“Have you decided on a major yet?”

“No.”

A fork clatters to a ceramic plate. “Cynthia.”

You don’t raise your eyes from your meal. You don’t want to see your mom or your dad or the dark living room beyond them. It seems the house is always dark these days, with the exception of the golden island surrounding the table. You chase a lone pea around the circumference of your plate. “I don’t know what I want to do. I don’t want to do anything.”

Your dad’s voice when he replies is infuriatingly soft. You want it to be rough, harsh like when you were twelve years old and you kept punching Tyler in the backseat the whole drive from Oregon to Arizona, no matter how many times he told you to stop. “Your brother wouldn’t want you to put your life on hold.”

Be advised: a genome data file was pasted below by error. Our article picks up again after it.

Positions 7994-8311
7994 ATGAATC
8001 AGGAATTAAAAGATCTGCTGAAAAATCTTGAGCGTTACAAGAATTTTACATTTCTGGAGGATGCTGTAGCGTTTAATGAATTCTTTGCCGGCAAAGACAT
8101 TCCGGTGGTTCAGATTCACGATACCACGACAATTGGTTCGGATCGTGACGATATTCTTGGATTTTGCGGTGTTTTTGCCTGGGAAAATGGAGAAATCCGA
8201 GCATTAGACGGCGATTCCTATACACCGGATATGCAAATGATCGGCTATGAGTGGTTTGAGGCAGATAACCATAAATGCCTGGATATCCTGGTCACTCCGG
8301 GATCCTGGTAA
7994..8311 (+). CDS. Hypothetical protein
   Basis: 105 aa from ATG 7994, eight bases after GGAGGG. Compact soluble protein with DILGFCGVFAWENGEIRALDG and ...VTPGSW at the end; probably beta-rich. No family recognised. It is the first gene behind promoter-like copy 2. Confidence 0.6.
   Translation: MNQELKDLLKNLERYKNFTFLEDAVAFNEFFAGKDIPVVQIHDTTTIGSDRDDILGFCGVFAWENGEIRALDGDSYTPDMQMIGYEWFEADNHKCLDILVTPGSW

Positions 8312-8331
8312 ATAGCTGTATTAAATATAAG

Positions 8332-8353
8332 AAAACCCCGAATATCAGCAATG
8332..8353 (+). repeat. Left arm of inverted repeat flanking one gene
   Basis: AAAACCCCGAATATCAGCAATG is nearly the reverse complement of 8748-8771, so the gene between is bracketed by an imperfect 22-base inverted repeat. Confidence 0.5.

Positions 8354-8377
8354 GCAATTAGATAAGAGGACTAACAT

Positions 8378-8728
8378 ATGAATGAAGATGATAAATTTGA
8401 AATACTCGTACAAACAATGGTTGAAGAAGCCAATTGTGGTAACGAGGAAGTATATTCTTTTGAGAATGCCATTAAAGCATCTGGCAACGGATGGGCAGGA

The pea slips off the edge of your plate, bounces on the wood surface of the kitchen table, and tumbles to the ground. “Please stop saying that.”

“It’s true,” your mom says, and though you still haven’t lifted your gaze you can feel hers on you.

You grit your teeth hard enough to hurt. “No, it’s not. You don’t know what he wants. Maybe he’s scared and alone and needs someone with him, but you’re abandoning him!” As your voice raises your eyes follow, until they’re locked on your mother’s, unflinching, challenging.

Suddenly the wrinkles on her face, her forehead, around her mouth and eyes, seem more pronounced, little ravines opening and opening and threatening to swallow the woman whole.

“Do you think I want to do this? To my child? My baby? Do you think I want to bury him?” Her eyes falter. “Cynthia, we moved out here as a family, for a new adventure. I can’t stay here with this hole in our lives, I . . . we need to go home.”